Very Good

to-play-the-foolTo Play the Fool is the second book in the Kate Martinelli mystery series, following up a couple of cases after the first major case in her pedigree A Grave Talent. Like that first novel, Laurie R. King focuses on a particular subset of the population: A Grave Talent was set in a rural, intentionally isolated community, and To Play the Fool centers on the homeless community and the Fools Movement. There’s education within King’s story about a rather simple murder without an apparent motive, and though To Play the Fool is a much shorter story than her first, she proves that highlighting an obscure community yet again makes for strong reading.

A homeless man without identity is murdered in the park, a similar act of violence after a dog was also killed; the homeless, as much a part of their own culture as they are isolated from the rest of the world, assimilate in Golden Gate Park to cremate the man. They’re led by Brother Erasmus, a man who only speaks in fragmented quotations from Shakespeare and the Bible; he’s as much a part of the homeless as he is a Fool, a religious-esque figure that performs on street corners with moralistic plays.

Kate Martinelli is pulled into the case despite the near impossibility of its resolution. There is little evidence and only one witness, and that is Brother Erasmus himself, seemingly incapable of speaking except for riddles. But Martinelli aggressively pursues any clues she can find, including attempting to decipher the Fool’s speech and uncovering why Brother Erasmus became the way he is.

King peppers her novel with a load of information about the Holy Fools movement, sitting very comfortably between academic and layman’s terms. It’s a lot of education to take in, especially for those who have never heard of the movement, but it provides a solid background for the rest of To Play the Fool – not only does it make Brother Erasmus’ mission a bit less ambiguous, it also adds an extra amount of pathos to his character.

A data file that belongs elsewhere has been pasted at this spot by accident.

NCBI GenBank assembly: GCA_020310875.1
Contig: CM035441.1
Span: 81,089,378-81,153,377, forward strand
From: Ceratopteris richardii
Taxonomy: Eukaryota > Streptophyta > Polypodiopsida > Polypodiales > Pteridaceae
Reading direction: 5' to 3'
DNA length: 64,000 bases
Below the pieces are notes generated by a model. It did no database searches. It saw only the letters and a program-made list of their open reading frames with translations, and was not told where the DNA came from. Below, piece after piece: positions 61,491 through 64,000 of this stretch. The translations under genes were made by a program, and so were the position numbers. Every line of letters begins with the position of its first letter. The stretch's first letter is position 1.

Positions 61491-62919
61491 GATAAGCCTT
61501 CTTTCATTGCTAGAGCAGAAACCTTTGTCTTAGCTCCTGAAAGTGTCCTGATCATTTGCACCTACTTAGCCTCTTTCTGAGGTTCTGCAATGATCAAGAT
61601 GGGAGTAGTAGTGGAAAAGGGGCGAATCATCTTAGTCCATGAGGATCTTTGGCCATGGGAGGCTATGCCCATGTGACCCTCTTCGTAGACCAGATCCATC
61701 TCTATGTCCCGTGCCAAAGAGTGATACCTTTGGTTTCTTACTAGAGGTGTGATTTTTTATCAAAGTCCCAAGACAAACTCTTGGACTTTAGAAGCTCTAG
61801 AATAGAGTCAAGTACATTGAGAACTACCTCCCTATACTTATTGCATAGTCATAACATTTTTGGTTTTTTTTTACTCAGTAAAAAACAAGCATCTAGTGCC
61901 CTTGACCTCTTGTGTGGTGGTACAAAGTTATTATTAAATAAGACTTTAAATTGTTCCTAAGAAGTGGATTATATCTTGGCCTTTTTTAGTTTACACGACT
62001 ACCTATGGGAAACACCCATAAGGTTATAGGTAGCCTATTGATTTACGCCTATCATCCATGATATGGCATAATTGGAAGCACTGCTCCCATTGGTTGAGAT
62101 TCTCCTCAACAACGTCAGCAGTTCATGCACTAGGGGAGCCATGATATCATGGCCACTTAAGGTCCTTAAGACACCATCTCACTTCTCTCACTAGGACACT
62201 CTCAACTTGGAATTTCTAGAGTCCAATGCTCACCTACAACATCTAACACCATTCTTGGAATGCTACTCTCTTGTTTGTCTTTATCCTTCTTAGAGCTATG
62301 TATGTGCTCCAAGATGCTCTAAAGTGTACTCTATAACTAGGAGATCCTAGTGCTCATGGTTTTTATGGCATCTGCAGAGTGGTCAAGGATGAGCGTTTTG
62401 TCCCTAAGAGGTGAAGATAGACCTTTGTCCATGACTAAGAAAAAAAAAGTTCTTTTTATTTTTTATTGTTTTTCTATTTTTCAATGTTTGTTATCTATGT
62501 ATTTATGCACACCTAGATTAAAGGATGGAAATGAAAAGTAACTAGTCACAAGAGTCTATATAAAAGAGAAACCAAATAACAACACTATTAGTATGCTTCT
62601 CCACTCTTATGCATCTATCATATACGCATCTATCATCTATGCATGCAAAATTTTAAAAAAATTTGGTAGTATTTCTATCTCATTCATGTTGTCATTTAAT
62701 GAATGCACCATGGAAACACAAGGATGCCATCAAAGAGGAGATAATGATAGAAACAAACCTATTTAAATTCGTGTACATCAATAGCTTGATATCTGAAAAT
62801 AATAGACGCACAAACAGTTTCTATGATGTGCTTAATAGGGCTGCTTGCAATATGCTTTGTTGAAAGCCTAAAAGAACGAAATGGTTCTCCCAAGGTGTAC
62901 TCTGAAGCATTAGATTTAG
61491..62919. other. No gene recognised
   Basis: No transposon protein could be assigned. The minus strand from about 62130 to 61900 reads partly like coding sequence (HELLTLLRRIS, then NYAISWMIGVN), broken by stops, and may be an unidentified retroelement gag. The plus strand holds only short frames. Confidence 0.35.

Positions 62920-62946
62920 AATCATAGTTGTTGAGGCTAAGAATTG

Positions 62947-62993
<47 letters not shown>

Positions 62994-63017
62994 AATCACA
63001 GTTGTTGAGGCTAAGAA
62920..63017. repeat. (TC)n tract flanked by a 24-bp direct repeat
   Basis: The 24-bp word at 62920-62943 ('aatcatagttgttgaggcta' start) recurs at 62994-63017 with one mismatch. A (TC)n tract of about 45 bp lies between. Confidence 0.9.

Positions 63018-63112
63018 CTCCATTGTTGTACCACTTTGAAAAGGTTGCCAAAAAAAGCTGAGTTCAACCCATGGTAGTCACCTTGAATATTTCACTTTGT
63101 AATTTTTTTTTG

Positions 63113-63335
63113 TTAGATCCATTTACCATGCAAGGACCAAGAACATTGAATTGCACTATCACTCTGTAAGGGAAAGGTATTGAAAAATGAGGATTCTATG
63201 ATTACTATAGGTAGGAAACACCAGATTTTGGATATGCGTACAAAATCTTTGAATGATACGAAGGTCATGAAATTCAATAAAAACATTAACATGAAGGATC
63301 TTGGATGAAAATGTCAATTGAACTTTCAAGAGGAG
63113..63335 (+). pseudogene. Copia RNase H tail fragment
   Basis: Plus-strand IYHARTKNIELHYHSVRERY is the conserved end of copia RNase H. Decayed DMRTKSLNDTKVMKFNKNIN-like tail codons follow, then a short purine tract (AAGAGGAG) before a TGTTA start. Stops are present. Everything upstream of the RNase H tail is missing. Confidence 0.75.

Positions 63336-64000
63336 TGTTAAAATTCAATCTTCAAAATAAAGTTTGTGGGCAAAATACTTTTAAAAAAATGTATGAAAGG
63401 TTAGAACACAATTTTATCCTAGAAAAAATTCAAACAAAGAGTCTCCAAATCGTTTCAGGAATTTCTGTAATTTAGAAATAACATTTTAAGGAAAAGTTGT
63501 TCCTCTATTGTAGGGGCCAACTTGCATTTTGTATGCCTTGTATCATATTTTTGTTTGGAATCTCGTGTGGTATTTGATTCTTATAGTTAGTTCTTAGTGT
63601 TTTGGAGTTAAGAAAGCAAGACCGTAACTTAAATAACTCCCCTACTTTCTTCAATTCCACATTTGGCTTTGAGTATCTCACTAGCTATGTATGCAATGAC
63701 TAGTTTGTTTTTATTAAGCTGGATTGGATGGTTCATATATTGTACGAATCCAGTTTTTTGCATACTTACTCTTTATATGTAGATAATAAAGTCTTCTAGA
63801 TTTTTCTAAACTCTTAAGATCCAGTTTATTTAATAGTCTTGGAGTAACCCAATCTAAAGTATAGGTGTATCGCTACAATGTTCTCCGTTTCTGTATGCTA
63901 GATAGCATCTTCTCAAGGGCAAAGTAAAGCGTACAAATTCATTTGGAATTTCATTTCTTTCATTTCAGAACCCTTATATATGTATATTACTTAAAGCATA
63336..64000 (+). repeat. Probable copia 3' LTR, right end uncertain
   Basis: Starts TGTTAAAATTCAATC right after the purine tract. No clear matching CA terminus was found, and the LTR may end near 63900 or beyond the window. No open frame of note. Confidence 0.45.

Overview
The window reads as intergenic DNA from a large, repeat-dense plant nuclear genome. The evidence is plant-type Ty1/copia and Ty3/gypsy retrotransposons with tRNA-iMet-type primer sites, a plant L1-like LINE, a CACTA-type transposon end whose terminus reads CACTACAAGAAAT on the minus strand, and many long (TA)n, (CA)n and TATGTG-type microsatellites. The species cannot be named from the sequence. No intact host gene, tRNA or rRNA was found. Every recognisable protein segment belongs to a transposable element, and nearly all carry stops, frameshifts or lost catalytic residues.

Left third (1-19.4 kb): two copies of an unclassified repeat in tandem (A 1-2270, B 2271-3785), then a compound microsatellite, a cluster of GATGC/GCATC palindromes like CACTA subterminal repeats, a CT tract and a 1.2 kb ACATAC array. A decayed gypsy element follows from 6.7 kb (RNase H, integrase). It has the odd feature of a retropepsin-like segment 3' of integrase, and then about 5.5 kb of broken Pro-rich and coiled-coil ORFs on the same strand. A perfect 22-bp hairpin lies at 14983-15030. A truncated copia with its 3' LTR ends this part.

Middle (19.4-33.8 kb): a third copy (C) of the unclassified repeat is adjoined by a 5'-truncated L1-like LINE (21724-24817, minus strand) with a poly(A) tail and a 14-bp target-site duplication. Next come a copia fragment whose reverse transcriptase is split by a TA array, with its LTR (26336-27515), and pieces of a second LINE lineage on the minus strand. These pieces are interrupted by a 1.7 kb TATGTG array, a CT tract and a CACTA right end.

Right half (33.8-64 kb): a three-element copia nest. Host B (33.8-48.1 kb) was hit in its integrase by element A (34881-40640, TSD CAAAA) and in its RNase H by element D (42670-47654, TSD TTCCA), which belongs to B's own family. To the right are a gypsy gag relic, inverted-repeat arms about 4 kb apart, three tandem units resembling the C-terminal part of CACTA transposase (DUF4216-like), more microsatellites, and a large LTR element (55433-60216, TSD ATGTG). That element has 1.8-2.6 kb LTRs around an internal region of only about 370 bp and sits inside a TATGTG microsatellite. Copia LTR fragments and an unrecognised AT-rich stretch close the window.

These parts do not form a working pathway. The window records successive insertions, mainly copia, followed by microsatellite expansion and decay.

That’s important, because as the case goes on, Erasmus becomes a frustrating person. Despite his best intentions, his reticence to actually speak about the murder becomes the reason why the killer has been able to avoid the police. In fact, it’s the reason another person is murdered. But King allows the truth about Erasmus (nee David Sawyer) to seep out late in the novel: his child was killed by a man in a fit of rage after David revealed to him that his excursions in academia were fruitless.

There’s an emotional impact here; it no longer feels that Erasmus bites his tongue because of some devotion to a cause that no one understands. His inability to speak is his own punishment, cast upon him because of his regrets and sorrow. And his life as a homeless man is another penance that he puts upon himself, a choice to live with others much needier than him so that he can do some good in the community. The tendency to look down on Erasmus is there, but King’s use of meaningful backstory circumvents that.

It also engages the viewer in an otherwise underwhelming murder story. There’s little mystery to how the murder occurred; instead, the sole motivation within To Play the Fool is to finger the murderer, to figure out why it happened. At the end, it’s a simple reveal, and indeed King’s very abrupt recap of the arrest of the individual indicates that the conclusion of the case isn’t really the point. It’s the exploration of the homeless community, the strong characters within that world, that make the novel important.

Less time is spent in this outing with Al Hawkin, Martinelli’s partner, and that feels like a disappointment. But her lover Lee is yet again a huge impact on Martinelli’s investigations, this time suffering from her injuries sustained in the first novel. With the characters returning again, one can’t help but feel right at home in this universe. And this time, To Play the Fool adds another memorable character thanks to Brother Erasmus; you’d be a fool not to read it.

Reader Rating0 Votes0
Very Good

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